Per Dr. Champeau, the program directors believed that the future of anesthesia will include a tiered spectrum of models of anesthesia care staffing ranging from a one-anesthesiologist-per-one-patient model for complex surgeries or complex patients down to one anesthesiologist supervising multiple nurse anesthetists (or Anesthesiologist’s Assistants, should they become licensed in California) for straightforward surgeries on healthy patients. He emphasized that the CSA was certainly not promoting the expansion of the anesthesia care team model, but rather simply bringing the leaders of the anesthesia residency training programs in California together, listening to their thoughts about the future of the specialty, and drawing attention to the likely economic consequences of the anticipated changes in modes of practice. The program directors believed that expertise in preoperative evaluation and optimization, risk stratification, operating room and perioperative team leadership, postoperative pain management and intensive care would be skills required for the anesthesiologist of the future.
While one-anesthesiologist-per-case staffing is currently the predominant model in California, Dr. Champeau went on to say that many groups might be only one entrepreneurial physician and one forward-thinking administrator away from changing to a tiered care model utilizing anesthesia care teams. Per data presented at the 2009 American Society of Anesthesia Conference on Practice Management, between 60-70% of anesthesia groups in the country are supported by a hospital stipend subsidy. If utilizing the anesthesia care team model costs less than an all-physician model for anesthesia care, there may be increasing pressure in the upcoming years for utilizing anesthesia care teams.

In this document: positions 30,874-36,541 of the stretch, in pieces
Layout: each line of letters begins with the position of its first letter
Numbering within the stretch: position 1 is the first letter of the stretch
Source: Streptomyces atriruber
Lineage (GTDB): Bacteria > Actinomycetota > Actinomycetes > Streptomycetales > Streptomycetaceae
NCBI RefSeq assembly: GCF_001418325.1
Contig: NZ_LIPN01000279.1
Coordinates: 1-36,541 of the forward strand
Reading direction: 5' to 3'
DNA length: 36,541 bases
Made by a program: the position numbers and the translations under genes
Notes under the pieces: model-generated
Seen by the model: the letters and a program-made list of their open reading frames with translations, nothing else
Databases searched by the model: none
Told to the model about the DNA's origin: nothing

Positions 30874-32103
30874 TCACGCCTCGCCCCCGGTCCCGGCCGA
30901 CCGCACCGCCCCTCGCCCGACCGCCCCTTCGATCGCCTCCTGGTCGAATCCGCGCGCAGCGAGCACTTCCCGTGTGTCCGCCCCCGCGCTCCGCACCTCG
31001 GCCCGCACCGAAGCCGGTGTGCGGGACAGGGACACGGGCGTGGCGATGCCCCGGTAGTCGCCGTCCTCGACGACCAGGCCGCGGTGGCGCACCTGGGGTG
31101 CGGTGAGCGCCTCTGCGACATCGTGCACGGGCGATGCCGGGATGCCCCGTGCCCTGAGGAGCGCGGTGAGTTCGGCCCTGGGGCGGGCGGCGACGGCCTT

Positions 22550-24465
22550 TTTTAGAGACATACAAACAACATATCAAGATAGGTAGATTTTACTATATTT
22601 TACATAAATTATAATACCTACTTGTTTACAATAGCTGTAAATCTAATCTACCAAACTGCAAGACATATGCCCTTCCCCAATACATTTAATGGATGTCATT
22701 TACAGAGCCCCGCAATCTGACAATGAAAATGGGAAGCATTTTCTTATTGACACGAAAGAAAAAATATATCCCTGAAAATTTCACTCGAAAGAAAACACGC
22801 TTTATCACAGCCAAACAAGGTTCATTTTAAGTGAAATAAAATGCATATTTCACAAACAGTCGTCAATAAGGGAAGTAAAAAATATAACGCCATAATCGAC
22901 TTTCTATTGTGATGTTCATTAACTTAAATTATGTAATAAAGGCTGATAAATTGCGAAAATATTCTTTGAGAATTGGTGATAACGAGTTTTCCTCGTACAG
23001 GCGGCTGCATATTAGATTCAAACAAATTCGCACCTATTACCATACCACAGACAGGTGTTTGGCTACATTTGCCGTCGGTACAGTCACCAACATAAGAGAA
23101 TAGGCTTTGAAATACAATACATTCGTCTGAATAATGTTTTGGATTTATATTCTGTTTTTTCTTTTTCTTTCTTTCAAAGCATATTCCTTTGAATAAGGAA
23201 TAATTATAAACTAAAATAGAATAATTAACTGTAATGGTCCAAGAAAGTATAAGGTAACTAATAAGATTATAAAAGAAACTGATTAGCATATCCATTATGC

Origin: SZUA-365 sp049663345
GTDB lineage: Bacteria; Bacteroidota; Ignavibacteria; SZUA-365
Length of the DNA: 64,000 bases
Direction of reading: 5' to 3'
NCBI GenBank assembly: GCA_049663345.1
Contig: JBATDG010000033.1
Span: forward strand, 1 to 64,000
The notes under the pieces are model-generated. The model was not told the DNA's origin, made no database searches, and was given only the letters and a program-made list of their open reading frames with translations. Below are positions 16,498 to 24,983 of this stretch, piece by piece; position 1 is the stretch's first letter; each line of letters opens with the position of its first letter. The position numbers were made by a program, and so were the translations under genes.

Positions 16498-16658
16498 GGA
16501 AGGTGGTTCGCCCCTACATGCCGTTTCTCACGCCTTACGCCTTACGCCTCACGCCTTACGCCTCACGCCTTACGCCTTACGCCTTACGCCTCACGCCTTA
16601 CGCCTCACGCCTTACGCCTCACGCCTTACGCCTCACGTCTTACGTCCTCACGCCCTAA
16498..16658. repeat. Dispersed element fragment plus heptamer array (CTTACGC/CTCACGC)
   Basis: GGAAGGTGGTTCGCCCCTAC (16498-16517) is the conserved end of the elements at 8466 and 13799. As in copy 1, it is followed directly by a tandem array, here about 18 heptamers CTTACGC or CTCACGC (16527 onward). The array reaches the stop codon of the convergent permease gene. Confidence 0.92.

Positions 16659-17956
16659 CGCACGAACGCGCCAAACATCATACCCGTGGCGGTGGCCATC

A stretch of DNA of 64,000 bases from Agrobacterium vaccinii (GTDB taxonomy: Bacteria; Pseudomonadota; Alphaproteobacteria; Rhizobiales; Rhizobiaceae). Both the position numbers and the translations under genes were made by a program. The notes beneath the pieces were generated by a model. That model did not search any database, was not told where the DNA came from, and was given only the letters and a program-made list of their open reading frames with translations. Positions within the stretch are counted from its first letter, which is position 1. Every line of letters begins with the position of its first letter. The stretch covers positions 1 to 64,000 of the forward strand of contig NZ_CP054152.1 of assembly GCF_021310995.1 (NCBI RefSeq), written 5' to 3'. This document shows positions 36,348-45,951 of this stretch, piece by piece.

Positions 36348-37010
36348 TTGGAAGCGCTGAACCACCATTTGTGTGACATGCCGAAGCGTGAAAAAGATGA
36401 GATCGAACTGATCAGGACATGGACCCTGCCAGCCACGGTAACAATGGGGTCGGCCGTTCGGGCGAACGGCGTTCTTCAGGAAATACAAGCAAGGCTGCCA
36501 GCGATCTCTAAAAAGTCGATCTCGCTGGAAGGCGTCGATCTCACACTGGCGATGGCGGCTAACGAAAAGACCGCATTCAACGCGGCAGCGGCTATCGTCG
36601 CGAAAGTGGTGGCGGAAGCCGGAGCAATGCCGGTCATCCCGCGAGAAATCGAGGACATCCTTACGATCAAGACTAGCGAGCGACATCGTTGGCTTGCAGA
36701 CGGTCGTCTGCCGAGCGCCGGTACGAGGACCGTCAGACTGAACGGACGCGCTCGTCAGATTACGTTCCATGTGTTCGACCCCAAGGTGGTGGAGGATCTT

In the U.S., solo M.D. practitioners deliver 35% of the anesthetics, anesthesia care teams with anesthesiologists medically directing Anesthesiologist Assistants or CRNAs deliver 55% of the anesthetics, and CRNAs in solo practice deliver 10% of the anesthetics. The anesthesia care team model is less common in California, partly because the supply of anesthesiologists in California is sufficient to staff most cases without CRNAs.
The Kaiser system in California utilizes the anesthesia care team model. David Newswanger, M.D., the Chairman of Anesthesia at Kaiser Santa Clara, told me the following key facts about his department: His anesthesia staff includes 21 anesthesiologists in the general O.R., 7 anesthesiologists in the cardiac O.R., and 29 CRNA’s. This staff covers 19 O.R.’s in three locations. In the Ambulatory Surgery Center and in the Eye Center, 90% of the cases are done by CRNA’s supervised in a 4:1 or 3:1 CRNA:anesthesiologist ratio. In the main O.R., anesthesiologists working alone cover 50% of the cases (more complex cases such as abdominal aortic aneurysms or thoracic cases), and supervised CRNA’s cover the other 50% of cases. Kaiser has a system for assessing which patients are appropriate for an anesthesia care team and which need a solo anesthesiologist. A Preoperative Clinic team of 7 Nurse Practitioners screens 35% of pre-surgery patients, an MD anesthesiologist examines 5%, and medical assistants interview the remaining 60% by telephone and fill out standardized, preoperative questionnaires.